Novelist Junichiro Tanizaki is a big fan of Rokudaime, and the scenes in his novel ``Sasoyuki'' where he goes to see Kabuki are usually set as Rokudaime going to see him. Seishi Yokomizo also loved the sixth generation, and in his book ``The Inugami Family,'' he listed ``the axe, the koto, and the chrysanthemum'' as heirlooms of the Inugami family, which is exactly the yukata of the Kikugoro family. A pattern used for clothing. He was an unparalleled actor who was deified as the god of theater and was so influential that he became the motif of a novel.



I think Onoue's characteristics are not only elegant and dignified, but also the fusion of physicality that incorporates the essence of the times, giving a sense of flow, and drama that appeals to the theme and motif of the dance. This can be summed up in the words of the sixth generation owner: valuing "dignity, freshness, and unexpectedness."


Kikunosuke Onoe Kikunosuke Onoe

It was in 2011 that Mr. Kikunojo inherited the fourth generation head of Onoe and the third generation Onoue Kikunojo from his father.


For several years before he took over as the third generation Onoe Kikunojo, he accompanied his father, the head of the family and dance master, in all his work. This can be said to be Kikunojo-san's training period.


``In addition to regular lessons, my father took on a wide range of work, including ``Higashi Odori'', ``Kamogawa Odori'' in Kyoto's Pontocho, and directing and choreographing for Kabuki and the Takarazuka Revue Company. I followed all the tasks as if it were my job. Gradually, more and more tasks were assigned to me, such as, ``You should practice,'' and ``You should go in my place.''


As those gentle childhood days faded away, my desire to pursue the arts grew. After seeing him continue to study hard and take on the challenge of directing and choreographing not only classical dance, but also new dances, he was approached by the Onoue Kikugoro Theater Company. The Onoue Kikugoro Theater Company is a performance that is presided over by Kikugoro Onoue, who has been the director of the company. Many actors from the Kikugoro family, which is connected to the Otowaya family, appear in the productions, and many of the works are colorful, have a foreign feel, and are fun.


``It was decided in 2005 that a new Kabuki play, ``NINAGAWA Twelfth Night,'' based on Shakespeare, which premiered in 2007 and was very well received, would be re-performed in XNUMX. Mr. Kikugoro, the head of Onoue, offered me the chance. He must have thought, ``Maybe I should try doing something with him.'' ``NINAGAWA Twelfth Night'' was the first time I had ever met him. I ended up choreographing this work.Since then, I have choreographed many new works by Otowaya.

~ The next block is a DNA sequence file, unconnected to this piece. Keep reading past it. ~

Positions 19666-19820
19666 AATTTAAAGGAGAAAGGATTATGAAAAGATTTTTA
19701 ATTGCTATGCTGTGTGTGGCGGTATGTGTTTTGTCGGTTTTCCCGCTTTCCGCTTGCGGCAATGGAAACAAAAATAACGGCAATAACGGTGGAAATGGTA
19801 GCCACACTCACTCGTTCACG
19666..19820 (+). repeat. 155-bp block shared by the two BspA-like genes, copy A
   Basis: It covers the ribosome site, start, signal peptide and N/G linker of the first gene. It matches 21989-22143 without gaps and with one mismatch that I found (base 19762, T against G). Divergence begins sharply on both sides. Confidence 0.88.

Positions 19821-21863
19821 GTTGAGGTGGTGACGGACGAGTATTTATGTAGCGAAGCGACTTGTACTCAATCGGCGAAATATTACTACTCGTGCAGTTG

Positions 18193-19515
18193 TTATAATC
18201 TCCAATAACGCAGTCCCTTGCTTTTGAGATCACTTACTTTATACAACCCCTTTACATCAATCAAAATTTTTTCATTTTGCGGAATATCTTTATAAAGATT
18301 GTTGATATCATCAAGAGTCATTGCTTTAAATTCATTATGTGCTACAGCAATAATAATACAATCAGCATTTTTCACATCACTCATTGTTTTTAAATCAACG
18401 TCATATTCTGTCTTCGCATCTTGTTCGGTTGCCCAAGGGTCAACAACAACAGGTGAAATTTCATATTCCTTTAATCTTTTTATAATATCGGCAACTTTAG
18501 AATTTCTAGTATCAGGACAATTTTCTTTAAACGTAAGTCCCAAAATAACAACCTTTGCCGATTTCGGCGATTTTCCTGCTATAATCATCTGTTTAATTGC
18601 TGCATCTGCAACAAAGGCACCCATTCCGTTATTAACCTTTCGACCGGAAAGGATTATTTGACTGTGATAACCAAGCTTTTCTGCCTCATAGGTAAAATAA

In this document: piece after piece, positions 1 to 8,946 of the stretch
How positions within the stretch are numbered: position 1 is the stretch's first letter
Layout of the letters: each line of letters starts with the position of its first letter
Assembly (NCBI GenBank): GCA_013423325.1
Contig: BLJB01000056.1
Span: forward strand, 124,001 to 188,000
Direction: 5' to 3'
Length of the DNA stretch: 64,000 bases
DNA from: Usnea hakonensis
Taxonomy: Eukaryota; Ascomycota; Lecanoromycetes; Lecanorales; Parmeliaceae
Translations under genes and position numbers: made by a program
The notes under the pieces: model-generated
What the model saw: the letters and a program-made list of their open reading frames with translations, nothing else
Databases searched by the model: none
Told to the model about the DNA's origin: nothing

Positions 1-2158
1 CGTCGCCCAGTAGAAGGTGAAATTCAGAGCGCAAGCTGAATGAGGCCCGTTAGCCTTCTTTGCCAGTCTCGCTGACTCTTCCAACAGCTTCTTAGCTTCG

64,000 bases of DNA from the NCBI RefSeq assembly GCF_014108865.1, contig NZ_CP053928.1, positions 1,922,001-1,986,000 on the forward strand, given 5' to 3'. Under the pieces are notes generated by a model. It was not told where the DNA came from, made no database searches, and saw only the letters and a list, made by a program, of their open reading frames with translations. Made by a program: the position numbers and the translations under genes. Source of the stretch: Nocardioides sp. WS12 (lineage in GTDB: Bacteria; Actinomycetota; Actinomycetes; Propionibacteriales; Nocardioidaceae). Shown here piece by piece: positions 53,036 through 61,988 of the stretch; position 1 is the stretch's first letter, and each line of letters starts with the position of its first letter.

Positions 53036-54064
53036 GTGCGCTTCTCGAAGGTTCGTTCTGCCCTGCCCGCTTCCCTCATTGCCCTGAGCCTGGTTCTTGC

He began to be in charge of new stage productions by Koshiro Matsumoto, the person who helped him develop his determination for the arts.


“Koshiro-san is more than a brother to me. Because of him, I have been able to do my best. The Las Vegas performances of ``Koi-Tsuka'', ``Shishio'', Kabuki NEXT's ``Ani Ryume''... We talked about our dreams together. , I'm very happy to be able to be involved in something starring him, who I've been following for a long time."


He is also directing a new Kabuki play based on the game ``Touken Ranbu ONLINE'' that will be performed in July 2023, and is currently in the middle of rehearsals for the opening day. In the second part, he talks about the dissemination of information using new media, which he has been actively engaged in in recent years, and the deep feelings he has for Japanese dance behind this.



Kikunojo Onoe


Born in March 1976 as the eldest son of Kikunojo Onoe (currently Bokuyuki), the third generation head of Nihon Buyo Onoe and the second generation. He studied under his father from the age of 3, and made his stage debut in ``Pine Green'' at the National Theater in 1981 (at the age of 1990). In 14 (at the age of 2011) he was allowed the name Seikaede Onoe. In August 8 (age 34), he inherited the title of Onoue's fourth iemoto, and at the same time assumed the name Onoue Kikunojo, the third. In addition to presiding over the Onoe-kai and Kikuju-kai dance clubs, he also presides over the "Itsei-kai" (a two-person gathering with Kyogen master Ippei Shigeyama) and his own recitals, creating both classical and new works. He continues to put a lot of effort into releasing various works. He is also actively collaborating with artists of various genres, including Eitetsu Hayashi, one of Japan's leading Japanese drum players.

New Kabuki “Touken Ranbu Tsuki no Tsurugie Nishino Kirinoha”

The popular game ``Touken Ranbu ONLINE'', in which you grow a swordsman and fight to protect history in order to defeat a time-traversing army that plans to change history, sparked a sword boom that became the model for the swordsman. . It has been featured in various genres such as stage plays, anime, and movies, and has now become one of the popular contents that Japan is proud of. Now, "Touken Ranbu" will finally be performed as a new Kabuki play. The six sword men that appear in the main enclosure of Kabuki are Mikazuki Munechika, Kogitsunemaru, Dotanuki Masakuni, Higekiri, Hizamaru, and Kokarasumaru. The theme is the Eiroku Incident, in which the 13th Shogun Yoshiteru Ashikaga was killed, and this historical event is boldly dramatized using ideas unique to Kabuki. This is a new kabuki play that brings together stars such as Matsuya Onoe and Ukon Onoe.

◆New Kabuki “Touken Ranbu Tsuki no Tsurugie Nishino Kirinoha”

July 2023nd (Sunday) – July 7th (Thursday), 2

[Closed] 10th (Monday), 18th (Tuesday)

Afternoon session 12:XNUMX~
Evening session 16:30~
*Performance time is scheduled to be approximately 3 hours including intermission.
Theater: Shinbashi Enbujo

Ticket Web Shochiku

Text by Junko Morita
Photography by Natsuko Okada (Studio Mug)

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Onoue Kikunojo Onoe's prologue to his challenge - up to his new Kabuki production of "Touken Ranbu" (Part 2)